Nina Emery Awarded Mount Holyoke College Faculty Award for Teaching

Nina’s teaching consistently challenges students to push the boundaries of what they believe is possible.

What’s the difference between the future and the past? What, if anything, exists outside of the present? How do we know if the laws of nature are truly laws? If you have noticed students wandering campus, deep in thought, pondering such metaphysical questions, chances are they are Nina Emery’s students. Nina, our resident expert in philosophy of science, challenges students to ask big questions about big things: space, time, relativity, existence, and morality.

As an undergraduate at Cornell, Nina double-majored in philosophy and physics. She earned her Ph.D. in philosophy from MIT, was a visiting student at Oxford and held an appointment at Brown University. Despite these humble beginnings (!), Nina is an accomplished scholar and masterful teacher. Her distinguished scholarship record includes numerous peer-reviewed publications, books, and media appearances. She is currently working on her first book – a project on methodological naturalism. 

Here at Mount Holyoke, Nina engages students in deeply compelling philosophical questions that underlie critical scientific and societal issues. Her course on Time explores relativity theory, causation, determinism, and free will. In Science and Human Values, Nina’s students investigate how moral problems arise from advances in science and technology, grappling with genetic engineering, artificial intelligence, euthanasia, and more. Her courses on Logical Thought and Public Philosophy aim to strengthen students’ reasoning and writing skills while also teaching them to make philosophy accessible to broad audiences.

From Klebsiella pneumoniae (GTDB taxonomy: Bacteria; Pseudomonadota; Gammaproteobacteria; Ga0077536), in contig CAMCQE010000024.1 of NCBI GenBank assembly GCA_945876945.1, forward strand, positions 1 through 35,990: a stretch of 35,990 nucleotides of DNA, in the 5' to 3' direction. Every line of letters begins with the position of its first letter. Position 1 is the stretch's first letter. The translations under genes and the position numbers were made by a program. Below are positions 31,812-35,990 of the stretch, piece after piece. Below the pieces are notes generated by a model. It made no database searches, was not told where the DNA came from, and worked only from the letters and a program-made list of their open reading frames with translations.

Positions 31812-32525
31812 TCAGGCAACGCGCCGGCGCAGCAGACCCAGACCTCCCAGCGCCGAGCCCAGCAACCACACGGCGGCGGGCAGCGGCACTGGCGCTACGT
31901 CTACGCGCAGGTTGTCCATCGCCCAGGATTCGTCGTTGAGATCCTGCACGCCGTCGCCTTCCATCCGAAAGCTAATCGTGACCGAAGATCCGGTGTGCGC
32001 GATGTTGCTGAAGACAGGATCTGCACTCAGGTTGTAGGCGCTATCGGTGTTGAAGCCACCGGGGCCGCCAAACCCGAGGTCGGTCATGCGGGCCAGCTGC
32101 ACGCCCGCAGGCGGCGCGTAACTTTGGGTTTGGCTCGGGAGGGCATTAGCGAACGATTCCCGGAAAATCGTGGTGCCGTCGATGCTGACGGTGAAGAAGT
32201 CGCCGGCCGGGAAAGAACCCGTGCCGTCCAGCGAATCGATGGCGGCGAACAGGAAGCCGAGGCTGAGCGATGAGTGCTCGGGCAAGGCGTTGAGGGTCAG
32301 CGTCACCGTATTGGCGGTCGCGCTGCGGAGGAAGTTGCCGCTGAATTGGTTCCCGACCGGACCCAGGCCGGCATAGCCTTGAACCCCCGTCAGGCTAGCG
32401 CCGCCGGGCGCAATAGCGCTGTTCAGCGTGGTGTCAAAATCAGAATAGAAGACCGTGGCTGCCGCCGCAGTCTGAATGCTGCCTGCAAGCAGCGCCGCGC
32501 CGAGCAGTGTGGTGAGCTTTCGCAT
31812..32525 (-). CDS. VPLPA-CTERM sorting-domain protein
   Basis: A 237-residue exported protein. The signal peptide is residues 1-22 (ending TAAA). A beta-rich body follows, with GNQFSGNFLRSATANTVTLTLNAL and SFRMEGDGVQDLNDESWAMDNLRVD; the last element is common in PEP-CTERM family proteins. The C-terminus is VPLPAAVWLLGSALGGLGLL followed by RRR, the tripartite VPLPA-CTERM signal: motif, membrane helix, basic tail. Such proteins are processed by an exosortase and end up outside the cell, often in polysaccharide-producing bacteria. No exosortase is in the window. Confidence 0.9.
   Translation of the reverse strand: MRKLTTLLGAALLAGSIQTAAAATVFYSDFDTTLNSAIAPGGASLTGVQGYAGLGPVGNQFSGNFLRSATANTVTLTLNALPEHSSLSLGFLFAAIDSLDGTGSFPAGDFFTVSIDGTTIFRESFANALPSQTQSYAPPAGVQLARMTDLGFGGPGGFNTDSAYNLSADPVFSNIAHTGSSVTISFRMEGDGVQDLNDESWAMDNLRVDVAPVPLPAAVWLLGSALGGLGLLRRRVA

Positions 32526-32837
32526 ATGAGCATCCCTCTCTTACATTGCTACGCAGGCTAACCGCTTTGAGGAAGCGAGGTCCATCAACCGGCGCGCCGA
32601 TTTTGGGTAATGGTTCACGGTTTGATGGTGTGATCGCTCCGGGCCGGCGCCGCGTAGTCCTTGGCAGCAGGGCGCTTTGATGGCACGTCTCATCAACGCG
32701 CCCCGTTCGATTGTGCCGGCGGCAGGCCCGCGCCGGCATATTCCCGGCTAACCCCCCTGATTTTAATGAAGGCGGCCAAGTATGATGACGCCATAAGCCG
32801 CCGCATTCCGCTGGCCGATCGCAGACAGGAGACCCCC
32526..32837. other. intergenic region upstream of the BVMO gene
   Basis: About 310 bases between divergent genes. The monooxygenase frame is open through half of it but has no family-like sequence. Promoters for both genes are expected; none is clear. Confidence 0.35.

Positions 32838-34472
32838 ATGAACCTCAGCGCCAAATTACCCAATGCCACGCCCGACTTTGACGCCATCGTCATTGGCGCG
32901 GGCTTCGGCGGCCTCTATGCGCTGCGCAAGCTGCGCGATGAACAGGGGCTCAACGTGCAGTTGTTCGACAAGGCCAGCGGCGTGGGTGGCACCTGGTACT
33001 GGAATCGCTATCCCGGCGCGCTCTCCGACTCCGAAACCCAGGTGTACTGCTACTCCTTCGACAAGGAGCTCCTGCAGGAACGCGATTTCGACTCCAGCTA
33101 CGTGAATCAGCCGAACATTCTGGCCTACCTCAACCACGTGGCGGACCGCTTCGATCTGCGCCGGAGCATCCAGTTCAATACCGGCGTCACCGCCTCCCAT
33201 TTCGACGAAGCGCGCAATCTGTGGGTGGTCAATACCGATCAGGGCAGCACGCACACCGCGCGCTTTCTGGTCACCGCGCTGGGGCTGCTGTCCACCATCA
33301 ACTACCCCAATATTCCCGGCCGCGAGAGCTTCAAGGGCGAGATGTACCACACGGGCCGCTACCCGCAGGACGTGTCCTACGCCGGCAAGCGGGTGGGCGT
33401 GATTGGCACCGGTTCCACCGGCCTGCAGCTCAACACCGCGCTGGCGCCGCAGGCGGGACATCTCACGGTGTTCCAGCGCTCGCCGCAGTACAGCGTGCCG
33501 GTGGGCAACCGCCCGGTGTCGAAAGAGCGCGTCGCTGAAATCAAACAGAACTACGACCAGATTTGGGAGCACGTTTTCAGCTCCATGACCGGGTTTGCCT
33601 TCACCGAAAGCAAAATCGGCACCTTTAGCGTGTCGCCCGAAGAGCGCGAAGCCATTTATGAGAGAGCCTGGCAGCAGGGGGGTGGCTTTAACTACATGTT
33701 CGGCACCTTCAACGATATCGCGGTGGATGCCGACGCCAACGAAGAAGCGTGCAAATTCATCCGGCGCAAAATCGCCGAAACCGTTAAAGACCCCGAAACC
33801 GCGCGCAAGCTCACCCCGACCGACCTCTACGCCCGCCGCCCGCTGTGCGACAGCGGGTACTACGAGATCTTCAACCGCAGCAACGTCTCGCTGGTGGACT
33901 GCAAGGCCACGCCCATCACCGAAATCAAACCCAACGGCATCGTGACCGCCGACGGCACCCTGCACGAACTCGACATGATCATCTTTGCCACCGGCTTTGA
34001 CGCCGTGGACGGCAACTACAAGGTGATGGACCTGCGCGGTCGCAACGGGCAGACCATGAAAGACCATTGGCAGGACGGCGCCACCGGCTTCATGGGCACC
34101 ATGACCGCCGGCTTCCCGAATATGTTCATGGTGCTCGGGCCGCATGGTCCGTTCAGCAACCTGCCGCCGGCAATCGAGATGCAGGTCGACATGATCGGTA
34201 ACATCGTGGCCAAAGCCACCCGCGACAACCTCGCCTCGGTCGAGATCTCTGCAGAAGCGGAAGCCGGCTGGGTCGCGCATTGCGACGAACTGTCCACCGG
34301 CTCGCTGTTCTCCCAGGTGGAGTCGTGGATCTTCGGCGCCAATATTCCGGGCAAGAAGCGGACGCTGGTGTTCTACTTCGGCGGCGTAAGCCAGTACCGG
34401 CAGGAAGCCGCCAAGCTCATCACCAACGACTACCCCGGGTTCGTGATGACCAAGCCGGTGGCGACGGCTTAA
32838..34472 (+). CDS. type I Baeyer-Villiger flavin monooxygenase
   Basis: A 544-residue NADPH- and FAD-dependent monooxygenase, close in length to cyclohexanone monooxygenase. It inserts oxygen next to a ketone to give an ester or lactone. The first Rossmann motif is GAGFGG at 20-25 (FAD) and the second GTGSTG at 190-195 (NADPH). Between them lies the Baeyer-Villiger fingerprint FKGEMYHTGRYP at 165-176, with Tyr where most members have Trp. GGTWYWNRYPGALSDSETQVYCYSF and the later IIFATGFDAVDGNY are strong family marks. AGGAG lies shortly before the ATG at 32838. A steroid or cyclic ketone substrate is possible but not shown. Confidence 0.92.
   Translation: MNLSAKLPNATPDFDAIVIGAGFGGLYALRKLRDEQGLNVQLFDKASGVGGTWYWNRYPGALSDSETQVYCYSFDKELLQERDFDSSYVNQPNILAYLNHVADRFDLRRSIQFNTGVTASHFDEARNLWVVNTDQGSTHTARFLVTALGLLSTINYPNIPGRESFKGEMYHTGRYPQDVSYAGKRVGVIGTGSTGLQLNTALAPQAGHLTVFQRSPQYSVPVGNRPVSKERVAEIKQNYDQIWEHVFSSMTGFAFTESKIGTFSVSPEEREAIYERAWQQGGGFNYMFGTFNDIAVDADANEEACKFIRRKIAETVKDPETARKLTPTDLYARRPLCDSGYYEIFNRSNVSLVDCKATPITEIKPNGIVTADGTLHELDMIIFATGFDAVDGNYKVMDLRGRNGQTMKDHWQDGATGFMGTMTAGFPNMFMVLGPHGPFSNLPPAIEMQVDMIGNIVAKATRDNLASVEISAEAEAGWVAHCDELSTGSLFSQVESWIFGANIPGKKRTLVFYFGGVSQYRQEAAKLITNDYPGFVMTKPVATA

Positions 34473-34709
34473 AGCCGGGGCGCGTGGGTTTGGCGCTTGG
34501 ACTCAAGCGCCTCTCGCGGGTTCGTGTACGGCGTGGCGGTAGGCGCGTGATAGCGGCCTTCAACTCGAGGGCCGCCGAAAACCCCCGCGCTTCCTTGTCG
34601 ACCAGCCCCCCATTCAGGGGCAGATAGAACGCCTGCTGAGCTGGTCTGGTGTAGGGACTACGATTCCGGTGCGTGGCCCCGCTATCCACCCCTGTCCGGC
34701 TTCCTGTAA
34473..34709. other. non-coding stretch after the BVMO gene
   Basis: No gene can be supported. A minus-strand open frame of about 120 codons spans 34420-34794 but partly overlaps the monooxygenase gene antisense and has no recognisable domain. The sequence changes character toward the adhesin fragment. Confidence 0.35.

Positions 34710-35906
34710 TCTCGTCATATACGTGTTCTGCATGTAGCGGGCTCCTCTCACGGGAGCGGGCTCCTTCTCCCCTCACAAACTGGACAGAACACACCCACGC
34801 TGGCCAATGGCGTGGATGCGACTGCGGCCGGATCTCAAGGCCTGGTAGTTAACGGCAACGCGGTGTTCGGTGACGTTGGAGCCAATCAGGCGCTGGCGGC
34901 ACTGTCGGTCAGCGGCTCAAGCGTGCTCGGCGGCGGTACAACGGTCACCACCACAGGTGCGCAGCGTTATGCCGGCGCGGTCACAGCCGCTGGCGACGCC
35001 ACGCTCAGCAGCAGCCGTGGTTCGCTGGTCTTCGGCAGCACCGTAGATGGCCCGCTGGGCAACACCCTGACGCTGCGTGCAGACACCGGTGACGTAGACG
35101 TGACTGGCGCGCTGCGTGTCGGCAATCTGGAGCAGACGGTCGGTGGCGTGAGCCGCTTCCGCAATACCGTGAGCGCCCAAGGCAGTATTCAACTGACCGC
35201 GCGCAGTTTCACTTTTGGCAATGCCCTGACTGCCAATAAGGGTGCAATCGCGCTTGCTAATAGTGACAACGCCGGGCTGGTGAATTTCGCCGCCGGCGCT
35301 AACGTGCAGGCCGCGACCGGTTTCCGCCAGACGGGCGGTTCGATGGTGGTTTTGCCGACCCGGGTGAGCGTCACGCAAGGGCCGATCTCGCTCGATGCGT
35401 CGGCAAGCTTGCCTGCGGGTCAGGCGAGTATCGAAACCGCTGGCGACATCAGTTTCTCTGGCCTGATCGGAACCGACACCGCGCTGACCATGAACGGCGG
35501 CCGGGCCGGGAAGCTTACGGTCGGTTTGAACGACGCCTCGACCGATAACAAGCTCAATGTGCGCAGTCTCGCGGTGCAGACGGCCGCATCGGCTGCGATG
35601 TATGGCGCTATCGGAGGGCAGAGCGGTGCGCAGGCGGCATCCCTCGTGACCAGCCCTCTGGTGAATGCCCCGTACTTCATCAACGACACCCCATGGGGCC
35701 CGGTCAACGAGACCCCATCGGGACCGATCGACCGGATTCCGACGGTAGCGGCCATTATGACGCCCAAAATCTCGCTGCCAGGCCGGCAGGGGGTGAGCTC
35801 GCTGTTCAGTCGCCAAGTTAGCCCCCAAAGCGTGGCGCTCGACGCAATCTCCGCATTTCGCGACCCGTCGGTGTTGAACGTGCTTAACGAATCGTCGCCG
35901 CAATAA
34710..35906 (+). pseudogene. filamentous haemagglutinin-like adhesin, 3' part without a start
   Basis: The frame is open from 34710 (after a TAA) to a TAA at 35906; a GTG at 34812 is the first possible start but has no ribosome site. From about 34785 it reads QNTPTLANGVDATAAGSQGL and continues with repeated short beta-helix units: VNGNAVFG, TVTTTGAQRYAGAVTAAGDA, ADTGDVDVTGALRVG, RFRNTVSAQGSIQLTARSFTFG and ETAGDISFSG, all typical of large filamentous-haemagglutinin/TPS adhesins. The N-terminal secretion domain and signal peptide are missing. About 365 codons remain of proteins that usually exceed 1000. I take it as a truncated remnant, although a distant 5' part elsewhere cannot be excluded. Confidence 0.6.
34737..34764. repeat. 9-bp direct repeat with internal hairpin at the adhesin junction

Students rave about Nina, describing her as “phenomenal,” “incredible,” “inspiring,” “fabulous,” “funny and fun,” and “super cool!” They credit Nina with igniting a lasting love of philosophy. One student noted that Nina “makes you fall in love with the major with just one course.” Students in Nina’s Philosophy of Quantum Mechanics course appreciate how hard Nina’s courses are to teach, praising her acrobatic ability to engage philosophy students in the technicalities of quantum mechanics while also engaging physics students in philosophical reasoning. “She is brilliant, passionate, and a highly effective teacher who can explain anything,” writes one student. “She has a way of making the most complicated concepts comprehensible. Philosophy of quantum mechanics is hard--really hard--but she makes it doable.”

Nina’s teaching consistently challenges students to push the boundaries of what they believe is possible. Students report feeling motivated to do their “absolute best on every assignment,” and that Nina made them examine not only what they think but how they think. Indeed, Nina’s teaching evaluations are brimming with evidence of her remarkable ability to balance rigor and support. Students appreciate Nina for holding them accountable without lowering standards. One student reported that, although philosophy is full of “unsolved mysteries… Nina is like our safety net who holds us from falling into confusion.” Nina inspires growth in her students, fostering not only their reasoning and writing skills but also their self-efficacy and worth ethics. “I learned how to be humble and work for something,” wrote one student, a sentiment that would no doubt make Mary Lyon very proud.

Despite her long track record of excellence in teaching, Nina doesn’t rest on her laurels. She is currently one of Mount Holyoke’s TLI Faculty Fellows, researching self-grading as a pedagogical practice. Nina’s commitment to innovation in teaching, her investment in her students, and her dedication to advancing links between science, society, and metaphysics are among the many reasons we are lucky to count Nina among our ranks. Please join me in honoring Nina Emery with the Mount Holyoke College Faculty Award for Teaching.